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Selectmen to Decide How To Record Unreturned Surveys at Sept. 4th Meeting

Lost Lake Sewer Committee and town of Groton sent out 341 certified letters - with a return receipt - to residents of the Lost Lake area who are eligible to participate in the proposed Lost Lake Sewer System. The letter asked them specifically if they want to participate in the new system and contained a postage paid return envelope for their responses. The letter was discussed and reviewed by Selectmen at their July 9 meeting.

The deadline for those who received those letters to respond was Friday, August 24. Of the 341 certified letters sent, 310 were accepted and the green card attachment to the certified letters was returned. There were 31 addresses that did not respond at all.

A total 198 letters were filled out and returned to the Sewer Committee. Of those, 79 said yes and 119 said no. The remaining 112 letters were not returned. The letter to these Lost Lake residents indicated that those letters not returned to the Sewer Committee would be considered a 'yes' vote. Adding these 112 unreturned to the 79 residents that responded with a yes, would result in 191 yeses.

Town Manager Mark Haddad acknowledged that there had been negative feedback regarding the count of unreturned letters as a yes vote. He said that this will come before Selectmen at their meeting Tuesday, Sept. 4 at 7:15 p.m. He stressed that it is very important for people affected to understand the cost of betterments for eligible properties.

According to Haddad, the certified letter method was used after the Sewer Committee had a great deal of difficulty last year getting responses to an income questionnaire that would have make the project eligible for low to no interest loans. He stressed that the letter was sent to make sure people knew what was being proposed and understood implications of such a project.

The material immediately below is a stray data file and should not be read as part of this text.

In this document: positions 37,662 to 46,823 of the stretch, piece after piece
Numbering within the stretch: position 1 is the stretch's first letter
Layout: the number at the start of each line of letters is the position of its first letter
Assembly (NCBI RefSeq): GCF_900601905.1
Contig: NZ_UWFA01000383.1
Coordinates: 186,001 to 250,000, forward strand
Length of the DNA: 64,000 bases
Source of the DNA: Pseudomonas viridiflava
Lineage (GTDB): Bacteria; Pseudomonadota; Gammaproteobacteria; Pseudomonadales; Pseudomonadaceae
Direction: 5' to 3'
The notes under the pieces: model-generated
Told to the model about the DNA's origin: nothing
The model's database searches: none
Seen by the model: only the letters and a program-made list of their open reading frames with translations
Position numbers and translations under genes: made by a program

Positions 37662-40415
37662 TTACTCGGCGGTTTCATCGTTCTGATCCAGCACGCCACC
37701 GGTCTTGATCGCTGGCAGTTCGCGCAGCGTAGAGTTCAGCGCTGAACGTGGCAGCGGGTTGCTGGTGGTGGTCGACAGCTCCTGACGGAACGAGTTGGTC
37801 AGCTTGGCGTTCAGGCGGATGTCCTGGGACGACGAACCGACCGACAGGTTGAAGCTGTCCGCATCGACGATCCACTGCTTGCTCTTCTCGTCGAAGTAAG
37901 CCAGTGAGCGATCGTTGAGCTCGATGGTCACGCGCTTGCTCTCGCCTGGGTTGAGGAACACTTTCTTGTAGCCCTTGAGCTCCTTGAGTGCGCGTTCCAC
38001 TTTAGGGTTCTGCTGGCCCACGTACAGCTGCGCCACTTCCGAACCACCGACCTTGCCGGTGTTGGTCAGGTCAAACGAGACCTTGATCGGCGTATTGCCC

Haddad said that even though there are 112 unreturned letters, the Sewer Committee and town would continue to accept responses from the certified letter holders.

Among concerns driving this approach to solving issues at the lakes that are filling with weeds, is nitrates leaching into the lake from failing and marginal septic systems, in addition to lawn chemicals and boats from other lakes. According to Lost Lake Sewer Committee member Carol Quinn, lots on the lake tend to be very small, and there is a possibility that a failing septic system on one property could be contaminating the well of an adjacent property as there is just not enough room for both wells and proper septic systems on the small parcels.

Knops Pond. Duck Pond, and Lost Lake are all feeders into Whitney Pond, source of one of the town's major municipal wells -Whitney Well - that provides water to Groton. Another member of the Lost Lake Sewer Committee, Groton Water Department Manager Tom Orcutt, said that their consultants told them that it is not a matter of if contamination leaches its way to the well field, but when.

The Lost Lake Sewer Committee has two more public hearings scheduled: Sept. 11 at 7 p.m. at Town Hall and Sept. 13 at 1:30 p.m. at Lost Lake Fire Station.

In addition to the targeted certified mail questionnaire, there is a general questionnaire that was sent to 4500 households in electric bills. The two questionnaires have caused some confusion in the community.

The town-wide questionnaire is printed on aqua paper. These questionnaires can be returned to the Sewer Department or placed in a box outside the Town Clerk's office. This questionnaire asked all residents, among other things, if they were aware of the Lost Lake Sewer Project, and what percent of the cost they feel the town should pay for the $11.9M project.

To date, this town-wide questionnaire has received 234 responses or about 5.2 percent of the 4500 surveys. The initial tally indicated that 62.4 percent of respondents felt that some amount of contribution should be paid by the town-wide tax base, while 29.5 percent felt that no amount should be contributed from the tax base.

Lost Lake Sewer Committee is continuing to accept the town-wide questionnaires. The deadline to return them is mid-September.

Groton Herald

Mailing Address
P.O. Box 610, Groton, Massachusetts 01450

161 Main Street, Groton, Massachusetts 01450
[above Main Street Café]

Telephone: 978-448-6061

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